G rammar Reference Unit 1 Giving Advice Te give advice, we can use should [not) + infinitive without to, ought (not] + infinitivo, had better (not) + infinitive without to, be better off + gerund, be better/best (not] + infinitive: You should drive more carefully You shouldn‘t leave things to chance. You’re better off taking a train. It’s better/best to shop around. The negative form of ought to is not very common: You ought to study more. You ought not to play computer games se much. Had better [not} expresses strong advice. Had is usually contracted to ‘d: You’d better apologize. You’d better not say that agaín. Tag Questions We use tag questions to ask for confirmation. The question tag is the same tense as the sentence. If the sentence is negative, the tag is affirmative, and vice verse. If the sentence contains a modal verb, the modal is repeated in the question tag: You’re from Brazil, aren’t you? You went home early yesterday, didn’t you? They can’t come to the party, can they? Present Simple AFFIRMATIVE NEGATIVE I/you/we/they play? I/you/we/they don´t play Does he/she/it play? He/she/it doesn´t play NEGATIVE SHORT ANSWERS Do I/you/we/they/play Yes, I do. /No, I don´t. Does he/she/it/play? Yes, he does. / No, he doesn´t We use the present simple: • To talk about things in general: Silvia dances very well.
Lars speaks Swedish. • To express facts: Water boils at 1 00°C. The sun rises in the east and sets in the west. • To give directions: You walk down this street and turn left at the cerner • To talk about the future in timetables: The bus leaves at eight o’clock. • To talk about how often we do things: I often make bread on the weekend. Adverbs of Frequency 100% 80% 60% 40% 10% 0% always, constantly normally, usually often sometimes, occasionally almost never, hardly ever, rarey, seldom never Adverbs of frequency usually go before the main verb: 1 never watch TV in the evening. She always brushes her teeth after eating. The adverbs sometimes, occasionally, normaly, usually and often can also be placed at the beginning of a sentence: Sometimos ít’s hard te get up in the merning. Habits We express general habits with the present simple: I have eggs for breakfast most mornings. We express characteristics with tend to + infinitive: Americans tend te be more open than British people. We express irritating habits with the present continuous + always: You’re a/ways making a big deal out of things.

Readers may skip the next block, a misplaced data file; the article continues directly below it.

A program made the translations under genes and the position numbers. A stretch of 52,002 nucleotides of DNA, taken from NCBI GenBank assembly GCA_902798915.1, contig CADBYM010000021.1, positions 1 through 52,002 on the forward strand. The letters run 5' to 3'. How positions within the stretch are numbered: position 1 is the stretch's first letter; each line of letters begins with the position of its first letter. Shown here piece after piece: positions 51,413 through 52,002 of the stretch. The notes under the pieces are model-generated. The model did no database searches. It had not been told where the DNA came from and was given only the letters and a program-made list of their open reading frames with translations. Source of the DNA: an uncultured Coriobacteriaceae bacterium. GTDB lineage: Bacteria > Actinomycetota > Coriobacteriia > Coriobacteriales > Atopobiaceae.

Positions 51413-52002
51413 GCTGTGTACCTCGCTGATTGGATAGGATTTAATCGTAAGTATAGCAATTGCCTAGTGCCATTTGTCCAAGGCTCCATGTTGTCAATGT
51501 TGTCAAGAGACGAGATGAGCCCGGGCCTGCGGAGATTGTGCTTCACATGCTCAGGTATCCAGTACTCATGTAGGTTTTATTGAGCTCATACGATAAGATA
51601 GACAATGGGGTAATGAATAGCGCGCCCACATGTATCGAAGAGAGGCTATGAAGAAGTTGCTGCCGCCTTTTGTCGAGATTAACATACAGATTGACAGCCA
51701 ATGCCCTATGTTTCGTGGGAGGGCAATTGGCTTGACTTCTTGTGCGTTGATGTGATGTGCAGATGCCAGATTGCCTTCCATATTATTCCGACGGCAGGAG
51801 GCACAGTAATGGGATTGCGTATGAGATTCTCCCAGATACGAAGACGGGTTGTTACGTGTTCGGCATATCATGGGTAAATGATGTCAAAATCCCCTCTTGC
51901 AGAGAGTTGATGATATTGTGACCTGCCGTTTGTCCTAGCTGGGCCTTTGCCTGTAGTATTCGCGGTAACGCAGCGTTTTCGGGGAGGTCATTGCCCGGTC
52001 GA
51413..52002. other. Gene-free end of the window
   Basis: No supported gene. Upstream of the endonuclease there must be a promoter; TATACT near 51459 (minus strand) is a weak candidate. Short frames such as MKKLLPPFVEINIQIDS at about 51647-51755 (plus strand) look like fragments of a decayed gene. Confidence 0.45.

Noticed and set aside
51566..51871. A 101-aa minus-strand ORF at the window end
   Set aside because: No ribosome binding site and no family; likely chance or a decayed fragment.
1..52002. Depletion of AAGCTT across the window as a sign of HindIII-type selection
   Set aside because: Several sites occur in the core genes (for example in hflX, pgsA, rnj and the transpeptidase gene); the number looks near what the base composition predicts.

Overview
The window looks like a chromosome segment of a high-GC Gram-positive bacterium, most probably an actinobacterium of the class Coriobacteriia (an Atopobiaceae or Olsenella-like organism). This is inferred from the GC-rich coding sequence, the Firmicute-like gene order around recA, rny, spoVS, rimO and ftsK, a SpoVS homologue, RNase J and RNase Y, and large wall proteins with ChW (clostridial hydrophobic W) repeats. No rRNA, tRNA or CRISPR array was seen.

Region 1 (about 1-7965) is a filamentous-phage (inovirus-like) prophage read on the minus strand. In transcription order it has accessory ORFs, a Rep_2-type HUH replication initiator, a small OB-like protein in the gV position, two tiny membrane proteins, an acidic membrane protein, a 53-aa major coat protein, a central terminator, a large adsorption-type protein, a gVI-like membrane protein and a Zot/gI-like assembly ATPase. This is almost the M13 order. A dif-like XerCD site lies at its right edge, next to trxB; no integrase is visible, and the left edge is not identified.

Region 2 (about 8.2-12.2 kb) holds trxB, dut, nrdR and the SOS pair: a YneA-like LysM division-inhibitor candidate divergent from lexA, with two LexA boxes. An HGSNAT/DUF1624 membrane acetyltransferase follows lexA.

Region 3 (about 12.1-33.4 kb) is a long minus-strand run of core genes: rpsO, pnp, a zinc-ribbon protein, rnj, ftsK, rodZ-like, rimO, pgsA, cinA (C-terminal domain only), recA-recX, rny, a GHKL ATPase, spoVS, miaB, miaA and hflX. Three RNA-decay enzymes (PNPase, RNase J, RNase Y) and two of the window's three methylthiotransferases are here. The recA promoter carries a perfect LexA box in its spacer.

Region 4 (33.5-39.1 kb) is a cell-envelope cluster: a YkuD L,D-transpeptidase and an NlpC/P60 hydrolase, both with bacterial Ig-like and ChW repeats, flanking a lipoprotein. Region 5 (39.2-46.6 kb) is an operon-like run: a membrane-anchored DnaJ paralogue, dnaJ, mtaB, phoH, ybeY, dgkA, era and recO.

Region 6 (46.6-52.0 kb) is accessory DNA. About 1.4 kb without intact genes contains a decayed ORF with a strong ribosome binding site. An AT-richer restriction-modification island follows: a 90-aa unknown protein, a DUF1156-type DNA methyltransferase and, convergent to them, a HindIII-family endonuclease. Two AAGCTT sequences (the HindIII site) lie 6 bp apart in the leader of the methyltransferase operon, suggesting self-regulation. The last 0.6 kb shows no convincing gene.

We express past habits that are not true now with used to + infinitive we express habits that are true now but not in the past with didn’t use te + infinitive: I used to watch cartoons every merning. She didn’t use to like watching football. Connectors: Addition, Contrast, Reason and Result We use connectors to join two clauses of a sentence or to join sentences in a paragraph. • Connectors can express addition: AND, AS WELL AS, IN ADDITION, ALSO They also make your breath smell.
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- Fall '20
- Grammatical tense, Grammatical aspect, Grammatical tenses, Gerund